The following activities can be completed over the course of a few weeks at the start of a new school year as a means to develop shared classroom expectations and rules.
Number 1 – Exploring the space
Allow students free time to explore the different areas and equipment of the building (computer end, library area, couches, puzzle table, board games).
As they are exploring, ask them to consider what rules need to be in place to ensure the area / equipment operate successfully.
Number 2 – Helpful and hindering behaviours filming and two column chart
In small groups, give students a task to complete that requires team work. Don’t explain to the students why we are doing this, just tell them that the task needs to be completed.
As groups work, film students in action. Avoid discouraging poor behaviour, instead, try to capture it on camera. Also try to capture examples of positive behaviour.
In the next session, watch back the footage and have students complete a two column chart, noting down on one side behaviours they observe to be helpful to the groups task and on the other side, behaviours they observe to be hindering to the groups task. (Stress to the students that you do not want names, just the behaviours noted down.)
Discuss those helpful behaviours as they will be considered when forming rules for the building.
Number 3 – What makes a successful learner / What makes a successful teacher
Trace around the body of one student on a larger role of paper and cut it out. Have the rest of the class note down on sticky notes skills and attributes that make a successful learner. They then place their sticky notes on the cut out outline of a student. Students need to be able to explain ideas and why they think their chosen skill/attribute is important to be a successful learner.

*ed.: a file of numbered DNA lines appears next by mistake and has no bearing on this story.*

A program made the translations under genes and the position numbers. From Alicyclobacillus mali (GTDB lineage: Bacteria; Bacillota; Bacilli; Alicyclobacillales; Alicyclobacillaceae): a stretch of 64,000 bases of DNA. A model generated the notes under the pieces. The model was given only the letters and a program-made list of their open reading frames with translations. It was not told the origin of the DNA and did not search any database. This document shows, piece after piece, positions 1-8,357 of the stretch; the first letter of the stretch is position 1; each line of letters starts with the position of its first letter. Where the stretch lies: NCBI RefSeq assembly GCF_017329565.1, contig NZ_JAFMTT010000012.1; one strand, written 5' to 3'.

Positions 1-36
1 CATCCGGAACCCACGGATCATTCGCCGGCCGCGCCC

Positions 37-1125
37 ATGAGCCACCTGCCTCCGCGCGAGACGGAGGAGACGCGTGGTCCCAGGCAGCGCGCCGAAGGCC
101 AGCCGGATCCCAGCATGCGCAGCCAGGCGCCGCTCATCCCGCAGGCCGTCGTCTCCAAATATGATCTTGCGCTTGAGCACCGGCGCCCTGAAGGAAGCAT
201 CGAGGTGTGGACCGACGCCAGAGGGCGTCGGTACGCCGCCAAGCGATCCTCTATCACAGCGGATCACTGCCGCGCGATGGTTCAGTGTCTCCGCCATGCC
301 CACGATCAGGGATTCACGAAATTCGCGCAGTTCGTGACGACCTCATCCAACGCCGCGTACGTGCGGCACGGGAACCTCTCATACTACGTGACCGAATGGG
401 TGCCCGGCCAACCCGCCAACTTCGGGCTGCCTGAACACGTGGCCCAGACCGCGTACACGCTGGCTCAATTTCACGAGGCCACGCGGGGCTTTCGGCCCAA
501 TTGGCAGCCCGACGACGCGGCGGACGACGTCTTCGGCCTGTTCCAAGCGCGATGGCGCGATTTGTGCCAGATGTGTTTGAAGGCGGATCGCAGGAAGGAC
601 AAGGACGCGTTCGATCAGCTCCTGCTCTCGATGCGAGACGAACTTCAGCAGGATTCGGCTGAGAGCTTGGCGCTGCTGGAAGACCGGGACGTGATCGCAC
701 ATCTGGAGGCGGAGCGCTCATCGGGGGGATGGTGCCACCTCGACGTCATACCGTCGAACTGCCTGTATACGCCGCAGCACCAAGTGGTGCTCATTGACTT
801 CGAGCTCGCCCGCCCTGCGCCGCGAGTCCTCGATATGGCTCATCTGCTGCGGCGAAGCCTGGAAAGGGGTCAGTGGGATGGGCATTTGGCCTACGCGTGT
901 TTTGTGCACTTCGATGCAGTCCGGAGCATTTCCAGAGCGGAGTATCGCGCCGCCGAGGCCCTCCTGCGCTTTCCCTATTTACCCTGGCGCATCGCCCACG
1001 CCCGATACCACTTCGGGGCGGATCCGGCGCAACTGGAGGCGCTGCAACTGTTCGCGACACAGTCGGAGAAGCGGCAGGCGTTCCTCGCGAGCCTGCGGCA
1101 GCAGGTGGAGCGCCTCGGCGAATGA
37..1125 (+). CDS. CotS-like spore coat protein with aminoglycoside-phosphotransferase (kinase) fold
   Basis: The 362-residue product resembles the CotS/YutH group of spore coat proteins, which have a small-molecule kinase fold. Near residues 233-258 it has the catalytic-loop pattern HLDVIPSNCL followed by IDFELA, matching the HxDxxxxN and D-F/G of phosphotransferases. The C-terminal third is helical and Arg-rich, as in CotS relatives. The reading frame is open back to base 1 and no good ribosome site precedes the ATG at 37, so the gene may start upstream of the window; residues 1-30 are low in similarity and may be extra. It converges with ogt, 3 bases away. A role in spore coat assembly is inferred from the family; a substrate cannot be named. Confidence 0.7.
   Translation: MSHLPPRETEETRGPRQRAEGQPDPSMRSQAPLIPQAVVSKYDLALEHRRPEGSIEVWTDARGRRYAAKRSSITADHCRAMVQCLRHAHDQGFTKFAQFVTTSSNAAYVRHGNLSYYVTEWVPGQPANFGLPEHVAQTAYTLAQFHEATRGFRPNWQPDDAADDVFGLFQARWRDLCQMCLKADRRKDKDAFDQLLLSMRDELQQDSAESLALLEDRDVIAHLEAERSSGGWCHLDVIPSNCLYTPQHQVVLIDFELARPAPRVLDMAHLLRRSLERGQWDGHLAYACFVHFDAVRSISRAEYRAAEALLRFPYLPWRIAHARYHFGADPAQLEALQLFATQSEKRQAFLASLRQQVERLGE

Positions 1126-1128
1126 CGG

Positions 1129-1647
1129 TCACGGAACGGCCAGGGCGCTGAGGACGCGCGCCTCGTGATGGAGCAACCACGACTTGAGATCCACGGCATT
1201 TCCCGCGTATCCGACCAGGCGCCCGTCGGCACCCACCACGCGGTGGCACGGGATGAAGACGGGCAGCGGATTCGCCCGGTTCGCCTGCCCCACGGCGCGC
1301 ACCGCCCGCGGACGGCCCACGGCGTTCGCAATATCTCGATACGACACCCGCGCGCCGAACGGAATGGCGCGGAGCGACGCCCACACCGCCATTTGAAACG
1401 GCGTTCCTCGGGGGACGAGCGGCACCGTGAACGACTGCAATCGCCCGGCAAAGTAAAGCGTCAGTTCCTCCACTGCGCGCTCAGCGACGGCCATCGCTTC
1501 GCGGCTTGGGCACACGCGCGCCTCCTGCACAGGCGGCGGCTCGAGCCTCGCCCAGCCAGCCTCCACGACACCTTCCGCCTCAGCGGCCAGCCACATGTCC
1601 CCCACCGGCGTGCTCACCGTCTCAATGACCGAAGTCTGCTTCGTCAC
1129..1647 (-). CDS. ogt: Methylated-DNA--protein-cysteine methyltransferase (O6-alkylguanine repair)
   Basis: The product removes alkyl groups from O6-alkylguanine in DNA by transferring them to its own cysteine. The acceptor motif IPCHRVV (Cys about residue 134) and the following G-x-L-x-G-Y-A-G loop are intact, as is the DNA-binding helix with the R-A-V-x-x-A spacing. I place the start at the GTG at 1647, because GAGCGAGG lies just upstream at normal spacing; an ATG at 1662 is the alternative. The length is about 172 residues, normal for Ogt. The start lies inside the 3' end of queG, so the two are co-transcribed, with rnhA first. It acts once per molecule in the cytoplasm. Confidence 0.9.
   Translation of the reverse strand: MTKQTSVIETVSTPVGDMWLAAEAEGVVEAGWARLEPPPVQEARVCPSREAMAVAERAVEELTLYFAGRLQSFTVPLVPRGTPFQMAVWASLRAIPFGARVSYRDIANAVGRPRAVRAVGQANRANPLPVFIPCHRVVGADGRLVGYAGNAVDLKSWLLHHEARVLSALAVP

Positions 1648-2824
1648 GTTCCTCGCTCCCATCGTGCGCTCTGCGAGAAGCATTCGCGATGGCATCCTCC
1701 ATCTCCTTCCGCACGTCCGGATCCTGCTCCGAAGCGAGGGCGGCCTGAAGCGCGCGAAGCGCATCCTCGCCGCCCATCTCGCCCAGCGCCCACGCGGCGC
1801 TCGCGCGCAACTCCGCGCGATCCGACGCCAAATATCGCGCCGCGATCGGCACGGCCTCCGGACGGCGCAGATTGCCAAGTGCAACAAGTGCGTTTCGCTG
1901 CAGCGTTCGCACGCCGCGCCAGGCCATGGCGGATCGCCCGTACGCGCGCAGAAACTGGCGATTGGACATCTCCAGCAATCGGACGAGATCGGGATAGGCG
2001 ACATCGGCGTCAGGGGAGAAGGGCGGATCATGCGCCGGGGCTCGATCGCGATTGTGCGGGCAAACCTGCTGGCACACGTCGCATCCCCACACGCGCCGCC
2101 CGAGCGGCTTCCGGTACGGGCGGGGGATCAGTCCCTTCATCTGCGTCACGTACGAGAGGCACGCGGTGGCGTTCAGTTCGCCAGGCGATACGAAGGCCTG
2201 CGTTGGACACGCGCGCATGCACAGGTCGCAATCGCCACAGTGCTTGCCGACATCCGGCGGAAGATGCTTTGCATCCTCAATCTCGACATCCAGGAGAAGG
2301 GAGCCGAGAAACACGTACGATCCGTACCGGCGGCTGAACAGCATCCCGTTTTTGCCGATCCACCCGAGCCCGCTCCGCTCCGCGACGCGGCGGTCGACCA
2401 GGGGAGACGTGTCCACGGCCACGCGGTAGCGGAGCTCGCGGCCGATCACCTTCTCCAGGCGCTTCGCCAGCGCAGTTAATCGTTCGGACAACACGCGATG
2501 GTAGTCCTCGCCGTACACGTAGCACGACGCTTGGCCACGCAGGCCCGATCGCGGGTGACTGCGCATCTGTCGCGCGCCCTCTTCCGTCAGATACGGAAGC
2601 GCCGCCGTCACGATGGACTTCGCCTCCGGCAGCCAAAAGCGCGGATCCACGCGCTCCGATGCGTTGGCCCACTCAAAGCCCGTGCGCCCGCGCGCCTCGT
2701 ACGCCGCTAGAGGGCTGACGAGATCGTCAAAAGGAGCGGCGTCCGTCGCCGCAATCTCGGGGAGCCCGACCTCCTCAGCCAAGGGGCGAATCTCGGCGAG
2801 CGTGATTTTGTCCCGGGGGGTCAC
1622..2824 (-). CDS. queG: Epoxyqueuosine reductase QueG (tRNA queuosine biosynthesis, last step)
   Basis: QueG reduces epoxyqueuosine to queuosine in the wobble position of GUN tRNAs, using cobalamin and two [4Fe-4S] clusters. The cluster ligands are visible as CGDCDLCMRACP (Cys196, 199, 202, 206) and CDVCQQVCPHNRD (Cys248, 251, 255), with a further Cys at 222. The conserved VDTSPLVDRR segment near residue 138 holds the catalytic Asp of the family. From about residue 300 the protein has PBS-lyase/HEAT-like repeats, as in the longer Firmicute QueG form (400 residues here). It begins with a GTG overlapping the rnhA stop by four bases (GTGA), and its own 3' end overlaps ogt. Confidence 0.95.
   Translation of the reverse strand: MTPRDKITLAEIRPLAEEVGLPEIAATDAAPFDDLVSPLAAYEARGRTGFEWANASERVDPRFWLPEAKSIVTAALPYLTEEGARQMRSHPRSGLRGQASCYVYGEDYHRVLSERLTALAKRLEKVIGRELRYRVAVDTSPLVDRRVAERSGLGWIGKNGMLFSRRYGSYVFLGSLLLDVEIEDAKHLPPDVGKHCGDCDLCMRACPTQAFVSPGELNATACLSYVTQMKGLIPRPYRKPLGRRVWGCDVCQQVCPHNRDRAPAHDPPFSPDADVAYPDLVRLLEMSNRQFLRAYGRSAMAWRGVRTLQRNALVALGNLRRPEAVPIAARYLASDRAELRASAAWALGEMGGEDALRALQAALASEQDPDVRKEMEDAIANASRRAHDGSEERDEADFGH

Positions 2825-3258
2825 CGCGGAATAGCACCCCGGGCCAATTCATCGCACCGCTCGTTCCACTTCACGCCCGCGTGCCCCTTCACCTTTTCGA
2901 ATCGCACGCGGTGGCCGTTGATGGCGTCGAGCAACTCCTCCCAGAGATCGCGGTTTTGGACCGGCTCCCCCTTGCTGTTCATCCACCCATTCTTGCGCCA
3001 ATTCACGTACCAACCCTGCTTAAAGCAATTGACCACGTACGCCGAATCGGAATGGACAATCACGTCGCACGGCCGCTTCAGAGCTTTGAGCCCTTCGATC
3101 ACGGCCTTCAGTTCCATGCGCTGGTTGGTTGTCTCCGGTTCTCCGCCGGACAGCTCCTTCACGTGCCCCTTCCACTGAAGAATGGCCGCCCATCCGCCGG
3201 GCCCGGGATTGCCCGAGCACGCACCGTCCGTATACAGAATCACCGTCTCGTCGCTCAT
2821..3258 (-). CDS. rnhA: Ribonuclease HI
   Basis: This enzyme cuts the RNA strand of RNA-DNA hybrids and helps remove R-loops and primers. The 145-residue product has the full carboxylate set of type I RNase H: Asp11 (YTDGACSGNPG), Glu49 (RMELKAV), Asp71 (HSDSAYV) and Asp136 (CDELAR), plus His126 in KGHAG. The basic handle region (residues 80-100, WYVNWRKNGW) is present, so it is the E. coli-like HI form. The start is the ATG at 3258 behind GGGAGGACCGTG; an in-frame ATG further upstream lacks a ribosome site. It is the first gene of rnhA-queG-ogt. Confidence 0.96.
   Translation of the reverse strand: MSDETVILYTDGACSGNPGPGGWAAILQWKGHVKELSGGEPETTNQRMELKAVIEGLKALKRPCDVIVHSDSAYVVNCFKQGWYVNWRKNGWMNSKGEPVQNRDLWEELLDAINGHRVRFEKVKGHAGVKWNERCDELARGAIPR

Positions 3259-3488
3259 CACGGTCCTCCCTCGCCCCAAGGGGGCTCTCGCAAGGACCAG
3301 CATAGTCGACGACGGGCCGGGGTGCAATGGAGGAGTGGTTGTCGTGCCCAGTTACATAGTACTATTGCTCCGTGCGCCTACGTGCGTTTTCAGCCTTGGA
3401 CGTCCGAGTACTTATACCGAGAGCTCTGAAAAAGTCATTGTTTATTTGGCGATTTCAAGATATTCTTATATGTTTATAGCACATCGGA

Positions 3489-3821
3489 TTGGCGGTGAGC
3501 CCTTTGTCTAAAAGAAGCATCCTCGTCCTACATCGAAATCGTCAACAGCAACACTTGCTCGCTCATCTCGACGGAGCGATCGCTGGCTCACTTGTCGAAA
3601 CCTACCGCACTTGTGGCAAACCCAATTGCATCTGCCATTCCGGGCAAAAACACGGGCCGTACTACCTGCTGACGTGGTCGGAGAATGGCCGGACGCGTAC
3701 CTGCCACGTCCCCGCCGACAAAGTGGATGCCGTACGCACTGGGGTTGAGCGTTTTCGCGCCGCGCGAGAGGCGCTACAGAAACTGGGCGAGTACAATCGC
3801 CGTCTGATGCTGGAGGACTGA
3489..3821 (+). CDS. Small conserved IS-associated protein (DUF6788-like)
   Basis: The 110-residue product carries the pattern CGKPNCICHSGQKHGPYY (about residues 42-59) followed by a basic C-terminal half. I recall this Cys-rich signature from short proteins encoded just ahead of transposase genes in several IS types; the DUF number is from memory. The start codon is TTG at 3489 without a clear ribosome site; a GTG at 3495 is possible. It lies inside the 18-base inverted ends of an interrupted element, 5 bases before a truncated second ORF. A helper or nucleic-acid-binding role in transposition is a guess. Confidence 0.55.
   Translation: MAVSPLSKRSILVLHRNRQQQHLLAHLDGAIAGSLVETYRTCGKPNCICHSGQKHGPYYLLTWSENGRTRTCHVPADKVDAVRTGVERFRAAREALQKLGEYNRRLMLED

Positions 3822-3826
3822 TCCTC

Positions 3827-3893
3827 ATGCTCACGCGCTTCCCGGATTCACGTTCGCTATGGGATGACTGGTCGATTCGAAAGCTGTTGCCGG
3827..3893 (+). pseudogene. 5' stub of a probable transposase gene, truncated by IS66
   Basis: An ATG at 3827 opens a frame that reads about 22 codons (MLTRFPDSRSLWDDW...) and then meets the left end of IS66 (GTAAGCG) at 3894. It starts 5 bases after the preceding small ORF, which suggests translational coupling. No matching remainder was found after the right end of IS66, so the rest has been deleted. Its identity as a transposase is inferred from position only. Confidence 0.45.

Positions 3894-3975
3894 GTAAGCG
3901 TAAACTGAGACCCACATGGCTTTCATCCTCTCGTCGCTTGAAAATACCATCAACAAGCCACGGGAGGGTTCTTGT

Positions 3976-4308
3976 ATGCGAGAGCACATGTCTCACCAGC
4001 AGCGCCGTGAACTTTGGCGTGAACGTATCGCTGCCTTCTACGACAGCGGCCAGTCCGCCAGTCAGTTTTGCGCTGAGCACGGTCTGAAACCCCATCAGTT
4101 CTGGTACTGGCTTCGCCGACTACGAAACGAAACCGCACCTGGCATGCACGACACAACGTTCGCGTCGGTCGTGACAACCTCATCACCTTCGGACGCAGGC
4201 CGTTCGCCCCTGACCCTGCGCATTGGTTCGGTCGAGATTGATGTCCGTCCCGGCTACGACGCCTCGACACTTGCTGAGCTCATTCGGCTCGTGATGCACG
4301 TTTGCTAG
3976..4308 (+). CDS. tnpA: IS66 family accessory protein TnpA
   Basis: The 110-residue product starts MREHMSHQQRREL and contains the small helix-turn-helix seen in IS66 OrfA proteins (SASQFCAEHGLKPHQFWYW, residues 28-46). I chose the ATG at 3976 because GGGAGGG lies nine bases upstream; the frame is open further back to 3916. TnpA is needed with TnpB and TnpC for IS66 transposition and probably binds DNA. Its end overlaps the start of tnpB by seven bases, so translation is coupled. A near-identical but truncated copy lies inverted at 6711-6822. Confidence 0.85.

Afterwards, display all the listed skills and attributes on laminated cards and blue tac them to the student outline cut out on the wall. Throughout the year students can take the words from the display and place it in front of them as a reminder or as a goal to work on.
The same activity can be down about the teacher. This allows you to see what students want out of their teacher.
Number 4 – Why we need rules and how to write them
Discuss and list the reasons why we need rules at school (to keep us safe, to keep us happy, to help us learn)
Discuss why we write rules as a positive (because it focusses on the correct action rather than the incorrect).
Practise writing rules from a positive perspective
Number 5 – Drafting and agreeing to building rules
In small groups, students brainstorm their ideas for rules that we need to help the building operate successfully as a learning environment.
Encourage students to focus on: their time exploring the area/equipment, the helpful behaviours from their two column chart and the list of skills/attributes of a successful learner. Remind students the three reasons why we have rules at school.
Afterwards, go through all of the brainstormed ideas, and write all of their ideas onto separate cards (some rules will have been covered by more than one group, however only on card is needed).
In the next session, display all of the cards around the room for students to see. Conduct a gallery walk where students move slowly around the room and read all of the cards. They then take three sticky dots and place their dots on the three rules they believe to be most important.
Afterwards, tally up the rules with the most dots (you may find that some can be merged). Select the top 4 or 5 to become your rules for the year.
Display these prominently all over the building. Over the next week or so during circle time discussions, an pack each rule to ensure that students understand what it means, why it’s important and what it looks like in action.
If you like this, or have an idea to improve it, please consider sharing it on Twitter, Pinterest and Facebook or leave a comment below.
Feature image courtesy of:
Glogster @ LINK